The Horrors of Masculinity in Scott Derrickson’s ‘The Black Phone’ (Review)

What’s more frightening than checking up on your kid before bed and finding it empty? Maybe it’s sending them off to school that morning, unaware it would be the last time you’d get to see them again? Horror conjures some of our worst nightmares. These are mosaics of terror that lurk in the shadows of our minds, projected on-screen, veiled by abject masks and jumpscares. Perhaps even more terrifying is when those parts of horror we keep at a distance crystalize with narratives that often resemble our everyday life. Where “missing child” posters invoke involuntarily responses of dread that stick with you long after the credits roll.

Set in the suburbs of Denver, Colorado in 1978 The Black Phone follows the eerie disappearance of several neighborhood young boys. Inspired by Joe Hill’s short story of the same name, The Black Phone, directed by Scott Derrickson, becomes a blend of supernatural and psychological suspense that blurs lines of found footage and film. It also becomes a distorting point of view that oscillates between the lead Finney Shaw (Mason Thames) and his youngest sister Gwen Shaw (Madeleine McGraw), a clairvoyant. After several of the neighborhood, boys begin to go missing, Finney falls prey to Ethan Hawke’s ‘The Grabber’ after he’s drugged and dragged into the black “Abracadabra” van. Vans and nabbed children make for far more frightening images than any gore. Then again, so is the redundancy of suburban homes that blend into one and make it harder for Gwen to find her brother. It also helps The Grabber remain in plain sight the entire time he’s taking children and killing them.

Ethan Hawke as The Grabber in The Black Phone (COURTESY: Blumhouse Productions)

The Black Phone is a terse and harrowing look at masculinity in the ’70s. It’s about the over-compensation of male vulnerability in a world determined to beat it out of young boys. It’s also an exhilarating ride of terror, and Ethan Hawke delivers one of the most spine-chilling performances of his career as a child murderer. Derrickson has a fascinating history linking the analog to the violence of men that predates this film. In his 2012 child horror Sinister, also starring Ethan Hawke, Derrickson utilizes old film cameras as a tool of horror that is so pivotal to the genre. It’s something he brings back with The Black Phone but through visions and dreams of the victims. The static use of these shots creates a haunting atmosphere that codes each vision from the point of view of a parent imagining the worst possible scenario in the case of a kidnapping.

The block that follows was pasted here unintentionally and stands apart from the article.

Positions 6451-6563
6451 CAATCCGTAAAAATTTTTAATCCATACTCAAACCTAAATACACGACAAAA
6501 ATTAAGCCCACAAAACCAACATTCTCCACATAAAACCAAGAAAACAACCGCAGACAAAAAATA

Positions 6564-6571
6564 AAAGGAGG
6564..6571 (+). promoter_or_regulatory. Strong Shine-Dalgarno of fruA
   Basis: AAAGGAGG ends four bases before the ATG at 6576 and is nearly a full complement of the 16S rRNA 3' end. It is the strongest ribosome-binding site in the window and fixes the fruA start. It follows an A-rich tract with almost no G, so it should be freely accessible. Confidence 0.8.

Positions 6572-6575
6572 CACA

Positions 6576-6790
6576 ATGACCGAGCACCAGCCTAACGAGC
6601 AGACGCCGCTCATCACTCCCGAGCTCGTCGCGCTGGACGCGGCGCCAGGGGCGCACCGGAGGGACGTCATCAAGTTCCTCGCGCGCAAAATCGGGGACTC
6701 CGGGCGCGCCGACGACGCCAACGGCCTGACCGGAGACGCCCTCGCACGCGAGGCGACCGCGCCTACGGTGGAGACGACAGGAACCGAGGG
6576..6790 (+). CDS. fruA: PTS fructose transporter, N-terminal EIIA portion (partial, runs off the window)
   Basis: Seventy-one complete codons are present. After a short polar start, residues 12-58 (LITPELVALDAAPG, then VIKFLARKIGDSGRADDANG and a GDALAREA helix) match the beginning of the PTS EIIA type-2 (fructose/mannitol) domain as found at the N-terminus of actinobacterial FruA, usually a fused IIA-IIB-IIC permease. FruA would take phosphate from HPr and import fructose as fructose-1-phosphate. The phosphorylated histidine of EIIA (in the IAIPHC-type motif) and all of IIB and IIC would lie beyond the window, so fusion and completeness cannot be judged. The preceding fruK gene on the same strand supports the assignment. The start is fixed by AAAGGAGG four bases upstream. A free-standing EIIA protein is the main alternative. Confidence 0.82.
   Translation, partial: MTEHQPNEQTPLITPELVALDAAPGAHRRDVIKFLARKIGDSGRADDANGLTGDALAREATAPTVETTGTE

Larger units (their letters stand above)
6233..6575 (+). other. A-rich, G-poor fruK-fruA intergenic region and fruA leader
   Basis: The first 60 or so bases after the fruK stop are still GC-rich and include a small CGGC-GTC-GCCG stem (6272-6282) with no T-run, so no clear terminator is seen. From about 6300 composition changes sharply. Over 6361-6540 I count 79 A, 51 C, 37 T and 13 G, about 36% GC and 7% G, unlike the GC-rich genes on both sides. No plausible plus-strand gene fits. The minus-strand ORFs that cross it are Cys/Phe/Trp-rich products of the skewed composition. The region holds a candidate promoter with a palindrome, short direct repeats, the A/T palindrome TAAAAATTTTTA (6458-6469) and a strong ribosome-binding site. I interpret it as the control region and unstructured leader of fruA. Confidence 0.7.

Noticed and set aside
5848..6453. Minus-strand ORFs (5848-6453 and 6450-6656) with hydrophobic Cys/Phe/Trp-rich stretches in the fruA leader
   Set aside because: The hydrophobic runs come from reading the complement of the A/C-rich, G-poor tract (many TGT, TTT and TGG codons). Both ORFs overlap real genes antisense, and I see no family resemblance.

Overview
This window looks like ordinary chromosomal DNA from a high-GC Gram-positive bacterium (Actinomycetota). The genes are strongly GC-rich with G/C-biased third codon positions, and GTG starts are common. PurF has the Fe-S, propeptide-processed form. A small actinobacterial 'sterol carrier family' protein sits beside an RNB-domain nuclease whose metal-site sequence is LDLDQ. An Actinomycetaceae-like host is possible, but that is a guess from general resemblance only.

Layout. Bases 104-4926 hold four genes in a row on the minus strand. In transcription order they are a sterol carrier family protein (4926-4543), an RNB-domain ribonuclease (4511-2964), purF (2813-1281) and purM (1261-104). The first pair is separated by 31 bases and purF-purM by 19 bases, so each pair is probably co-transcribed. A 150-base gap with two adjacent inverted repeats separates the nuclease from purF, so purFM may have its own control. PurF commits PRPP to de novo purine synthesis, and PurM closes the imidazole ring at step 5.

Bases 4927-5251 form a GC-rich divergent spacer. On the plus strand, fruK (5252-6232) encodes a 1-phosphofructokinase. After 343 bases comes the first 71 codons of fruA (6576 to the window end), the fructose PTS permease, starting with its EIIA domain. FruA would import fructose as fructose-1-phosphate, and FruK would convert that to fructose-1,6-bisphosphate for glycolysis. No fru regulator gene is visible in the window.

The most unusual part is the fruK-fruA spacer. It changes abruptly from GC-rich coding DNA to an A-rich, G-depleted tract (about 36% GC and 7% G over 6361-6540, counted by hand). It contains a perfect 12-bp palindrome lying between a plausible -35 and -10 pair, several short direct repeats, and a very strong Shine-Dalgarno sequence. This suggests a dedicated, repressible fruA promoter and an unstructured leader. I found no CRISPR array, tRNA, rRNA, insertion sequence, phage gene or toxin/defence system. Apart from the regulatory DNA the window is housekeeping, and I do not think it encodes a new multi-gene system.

Every moment of the film is gut-wrenching in ways that extend beyond the murders of the film. Witnessing the physical and psychological abuse of Finney and Gwen at the hands of their alcoholic father, Terrence Blake (Jeremy Davis), and the relentless torture by other kids at school was perhaps a more violent display of hatred than that of The Grabber. It often blurs the lines between the abusive scenarios the two Blake children find themselves in. It suddenly becomes a film about masculine rage and the early loss of innocence. Young boys are not safe anywhere. Bullies are around every corner. The Grabber thus becomes the visual representation of just how far masculinity will go to self-preserve at the hands of other men. Just another iteration of everything else Finn has experienced at this point in his life. Maybe that’s why he was able to escape, which is a sad observation of lived experiences. 

Mason Thames as Finney Shaw in The Black Phone (COURTESY: Blumhouse Productions)

While the film excels at the psychologically thrilling parts of the narrative, it staggers in the paranormal. Some of the bits where the young boys would come speak with Finn were a little out of place at times. The Black Phone was at its best when it focused solely on the psychological prison that was being a young boy like Finn, and the continuous attack on his innocence and spirit. Of making “men” out of young children who barely understand the consequences of their actions. 

Focusing on the victims of these crimes, Derrickson plays with our culture’s morbid curiosity regarding true-crime culture. It holds up a mirror to viewers whose sole consumption of true crime is for thrills and corrupt voyeurism. Seeing for the sake of it. The Black Phone redirects the attention on the victims and literally invokes their names, purposefully keeping the real identity of The Grabber and his motives unknown at the end of the film. Because it’s not about him. It never was. Recognizing how victims get lost in the overflow of irrational infatuation with the perpetrators of these crimes, Derrickson redefined the possible reevaluation of true crime consumption and our own fault for retraumatizing the victims. 

Rating: 9/10

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